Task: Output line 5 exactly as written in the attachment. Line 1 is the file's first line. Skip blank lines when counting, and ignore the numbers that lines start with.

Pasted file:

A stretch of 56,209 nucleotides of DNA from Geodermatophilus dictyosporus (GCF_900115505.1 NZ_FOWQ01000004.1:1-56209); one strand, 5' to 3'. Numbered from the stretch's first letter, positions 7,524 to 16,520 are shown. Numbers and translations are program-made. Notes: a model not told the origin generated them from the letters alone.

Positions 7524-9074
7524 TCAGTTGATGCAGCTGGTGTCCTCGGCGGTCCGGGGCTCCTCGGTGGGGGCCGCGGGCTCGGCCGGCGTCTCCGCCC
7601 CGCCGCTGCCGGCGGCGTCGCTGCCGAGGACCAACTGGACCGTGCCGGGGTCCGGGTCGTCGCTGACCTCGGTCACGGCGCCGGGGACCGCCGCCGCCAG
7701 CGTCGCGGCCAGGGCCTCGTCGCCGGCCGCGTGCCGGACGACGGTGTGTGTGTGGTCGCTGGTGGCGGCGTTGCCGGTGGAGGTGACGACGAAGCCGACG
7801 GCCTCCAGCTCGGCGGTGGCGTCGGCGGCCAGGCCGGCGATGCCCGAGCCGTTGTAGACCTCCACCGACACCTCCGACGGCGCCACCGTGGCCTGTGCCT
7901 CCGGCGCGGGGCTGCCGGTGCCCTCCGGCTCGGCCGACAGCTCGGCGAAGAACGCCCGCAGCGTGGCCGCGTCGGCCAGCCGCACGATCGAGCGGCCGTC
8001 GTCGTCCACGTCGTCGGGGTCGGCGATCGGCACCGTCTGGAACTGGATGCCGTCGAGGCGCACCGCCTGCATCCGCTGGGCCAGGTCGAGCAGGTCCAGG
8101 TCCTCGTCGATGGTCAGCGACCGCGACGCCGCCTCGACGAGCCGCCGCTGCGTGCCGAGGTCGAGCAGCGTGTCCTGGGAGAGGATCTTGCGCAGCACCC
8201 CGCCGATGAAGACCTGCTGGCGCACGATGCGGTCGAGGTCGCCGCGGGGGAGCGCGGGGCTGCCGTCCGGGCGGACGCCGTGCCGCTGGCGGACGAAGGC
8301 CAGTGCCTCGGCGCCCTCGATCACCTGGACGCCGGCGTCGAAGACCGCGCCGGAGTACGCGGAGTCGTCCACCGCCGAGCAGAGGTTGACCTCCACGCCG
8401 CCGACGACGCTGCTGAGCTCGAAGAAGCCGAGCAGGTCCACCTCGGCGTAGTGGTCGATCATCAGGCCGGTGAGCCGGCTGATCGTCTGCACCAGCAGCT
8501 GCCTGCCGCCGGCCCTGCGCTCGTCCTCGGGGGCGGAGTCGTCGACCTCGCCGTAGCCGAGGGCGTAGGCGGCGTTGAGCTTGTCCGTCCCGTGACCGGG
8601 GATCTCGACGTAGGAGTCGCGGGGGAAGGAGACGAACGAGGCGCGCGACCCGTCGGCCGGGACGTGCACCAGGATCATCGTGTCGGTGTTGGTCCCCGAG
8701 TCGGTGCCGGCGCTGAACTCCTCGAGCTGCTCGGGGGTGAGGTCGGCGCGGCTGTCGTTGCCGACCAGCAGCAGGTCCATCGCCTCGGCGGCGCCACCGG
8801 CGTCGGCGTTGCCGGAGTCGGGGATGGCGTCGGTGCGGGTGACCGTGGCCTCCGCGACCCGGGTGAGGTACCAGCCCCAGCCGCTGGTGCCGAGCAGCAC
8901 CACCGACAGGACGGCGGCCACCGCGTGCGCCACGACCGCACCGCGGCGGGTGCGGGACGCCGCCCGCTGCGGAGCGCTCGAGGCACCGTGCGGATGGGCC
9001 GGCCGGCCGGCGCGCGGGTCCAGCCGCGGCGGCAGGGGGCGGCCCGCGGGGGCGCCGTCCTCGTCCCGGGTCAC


7701 CGTCGCGGCCAGGGCCTCGTCGCCGGCCGCGTGCCGGACGACGGTGTGTGTGTGGTCGCTGGTGGCGGCGTTGCCGGTGGAGGTGACGACGAAGCCGACG